Every February, America goes through a month-long ritual where it reminds everyone that blacks and whites have beef, and black people only matter historically when they’ve been victimized by white people. Setting aside the first part — the incessant picking at a great scab that is never allowed to heal — black people are taught to feel angry, less important, and, through their identity as victims, trained to measure any success they might have as a function of either a defeat for or a gratuity from white people.
If Black History Month were truly meant to be a paean to black Americans, it would highlight blacks whose historical contributions to America include more besides ending slavery and overcoming prejudice. While those are undoubtedly massive steps forward for any society, they are not uniquely American.
Slavery has always been a tragic condition of humanity worldwide, and every nation has its tale of struggling with it. Some struggle on even today. Did you know that, of the 12.5 million Africans shipped to the western hemisphere between the 16th and 19th centuries, a mere 388,000 landed on North American shores? Or that, during roughly the same time period, North Africans captured and enslaved well over a million Europeans? Good luck finding any part of the world that wasn’t tainted with involuntary servitude at some point in history.
While the United State’s history with slavery is obviously a formative part of the story of African Americans, it’s not the only part. Many great black Americans deserve to be highlighted for contributions other than race-related matters, too.
For example, Crispus Attucks’ name ought to be as well-known as Paul Revere’s: Attucks was the first American Patriot killed as he confronted the British at the very beginning of the American Revolution.
The National Park Service summarizes Attucks’s amazingly important final act and resulting death:
Crispus Attucks, a sailor of mixed African and Indigenous ancestry, died in Boston on March 5, 1770 after British soldiers fired two musket balls into his chest. His death and that of four other men at the hands of the 29th Regiment became known as the Boston Massacre. Death instantly transformed Attucks from an anonymous sailor into a martyr for a burgeoning revolutionary cause.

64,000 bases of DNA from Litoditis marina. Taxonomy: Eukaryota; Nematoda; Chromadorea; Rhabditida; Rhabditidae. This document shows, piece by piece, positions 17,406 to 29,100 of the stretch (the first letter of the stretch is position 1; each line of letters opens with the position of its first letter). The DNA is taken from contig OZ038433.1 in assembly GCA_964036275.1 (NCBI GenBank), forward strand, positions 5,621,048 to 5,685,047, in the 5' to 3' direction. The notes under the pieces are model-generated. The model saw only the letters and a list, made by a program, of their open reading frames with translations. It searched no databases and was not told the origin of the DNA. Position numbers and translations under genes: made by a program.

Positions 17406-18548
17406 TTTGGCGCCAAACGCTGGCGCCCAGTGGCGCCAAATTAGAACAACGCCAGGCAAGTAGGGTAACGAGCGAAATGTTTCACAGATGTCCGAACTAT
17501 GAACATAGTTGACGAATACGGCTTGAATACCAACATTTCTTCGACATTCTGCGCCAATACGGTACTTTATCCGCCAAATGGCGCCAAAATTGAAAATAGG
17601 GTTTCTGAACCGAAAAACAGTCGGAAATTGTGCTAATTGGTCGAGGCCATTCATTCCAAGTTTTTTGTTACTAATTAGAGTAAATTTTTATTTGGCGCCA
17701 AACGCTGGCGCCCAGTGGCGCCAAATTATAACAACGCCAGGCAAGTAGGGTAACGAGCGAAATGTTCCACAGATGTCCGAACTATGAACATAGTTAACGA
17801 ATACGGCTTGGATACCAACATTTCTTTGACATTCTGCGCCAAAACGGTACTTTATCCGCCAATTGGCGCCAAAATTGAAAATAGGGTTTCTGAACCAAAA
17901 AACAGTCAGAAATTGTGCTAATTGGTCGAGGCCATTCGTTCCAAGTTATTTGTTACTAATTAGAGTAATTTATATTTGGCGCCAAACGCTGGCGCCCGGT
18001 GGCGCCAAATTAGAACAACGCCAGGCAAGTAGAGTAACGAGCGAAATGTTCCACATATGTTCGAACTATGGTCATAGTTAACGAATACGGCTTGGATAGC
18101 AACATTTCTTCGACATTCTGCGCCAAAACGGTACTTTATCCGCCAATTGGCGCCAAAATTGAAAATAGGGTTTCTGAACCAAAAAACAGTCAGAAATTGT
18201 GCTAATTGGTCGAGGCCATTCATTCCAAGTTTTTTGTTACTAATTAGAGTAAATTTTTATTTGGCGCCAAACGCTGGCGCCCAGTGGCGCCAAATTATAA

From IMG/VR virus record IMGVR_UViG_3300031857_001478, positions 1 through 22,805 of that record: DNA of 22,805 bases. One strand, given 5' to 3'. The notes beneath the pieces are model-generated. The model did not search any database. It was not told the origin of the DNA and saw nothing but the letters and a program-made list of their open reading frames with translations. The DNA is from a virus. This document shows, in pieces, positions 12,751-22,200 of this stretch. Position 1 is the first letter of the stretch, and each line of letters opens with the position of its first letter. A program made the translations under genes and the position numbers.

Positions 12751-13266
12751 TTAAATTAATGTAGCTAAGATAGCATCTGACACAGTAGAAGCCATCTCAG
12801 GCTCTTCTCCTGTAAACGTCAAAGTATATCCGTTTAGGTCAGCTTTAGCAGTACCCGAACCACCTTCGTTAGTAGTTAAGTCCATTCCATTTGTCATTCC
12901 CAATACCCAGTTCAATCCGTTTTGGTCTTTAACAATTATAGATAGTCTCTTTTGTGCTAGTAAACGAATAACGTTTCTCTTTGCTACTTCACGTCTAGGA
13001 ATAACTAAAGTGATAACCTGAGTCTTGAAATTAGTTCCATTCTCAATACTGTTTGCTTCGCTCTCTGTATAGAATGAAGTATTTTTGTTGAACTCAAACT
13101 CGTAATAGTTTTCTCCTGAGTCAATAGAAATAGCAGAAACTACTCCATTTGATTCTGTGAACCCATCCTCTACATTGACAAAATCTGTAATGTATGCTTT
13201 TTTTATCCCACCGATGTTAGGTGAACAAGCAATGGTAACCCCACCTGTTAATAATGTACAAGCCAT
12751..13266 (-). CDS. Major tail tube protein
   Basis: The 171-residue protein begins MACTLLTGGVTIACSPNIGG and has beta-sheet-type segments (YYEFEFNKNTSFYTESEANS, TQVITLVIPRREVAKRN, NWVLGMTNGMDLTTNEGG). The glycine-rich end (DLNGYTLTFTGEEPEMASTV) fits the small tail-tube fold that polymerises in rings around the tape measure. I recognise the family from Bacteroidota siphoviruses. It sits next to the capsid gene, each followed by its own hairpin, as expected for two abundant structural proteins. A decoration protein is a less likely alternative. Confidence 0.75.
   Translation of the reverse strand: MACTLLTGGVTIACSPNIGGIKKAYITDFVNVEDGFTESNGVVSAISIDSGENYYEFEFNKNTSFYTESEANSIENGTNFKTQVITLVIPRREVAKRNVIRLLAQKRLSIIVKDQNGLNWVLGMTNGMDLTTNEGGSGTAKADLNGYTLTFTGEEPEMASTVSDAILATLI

In March of 1770, tensions were running red hot between American colonists and their British rulers. On that fateful day, Attucks helped lead a group of angry sailors who confronted British soldiers stationed in Boston. The sailors wielded clubs, hurled snowballs, and shouted at the soldiers. In a panic, the soldiers fired into the crowd. Attucks was the very first person killed in what came to be known as the Boston Massacre, a pivotal event that brought the colonies and England to the threshold of war.
Crispus Attucks lay in state in Faneuil Hall alongside the other four men killed in the Massacre. The City of Boston waved segregation laws so he could also be buried with them. It is right and just that he was so honored, and he deserves to be a household name in this country.
Related: Falling Back into History
Black History Month rightly celebrates Harriet Tubman, Ruby Bridges, Rosa Parks, Martin Luther King, Jr., and the like. But all their renown comes from the role they played in the conflict against racism. Crispus Attucks was the very first American to give his life to the cause of liberating the colonies from British rule and creating the freest, greatest nation man has yet conceived. How is that not at least as important?
Now, imagine how different black Americans would feel about themselves and their country if one of their own were consistently mentioned along with America’s other founding patriots. Imagine the increased sense of pride, ownership, equality, and patriotism they might have for their homeland. Why are the people who control our educational system so afraid of that?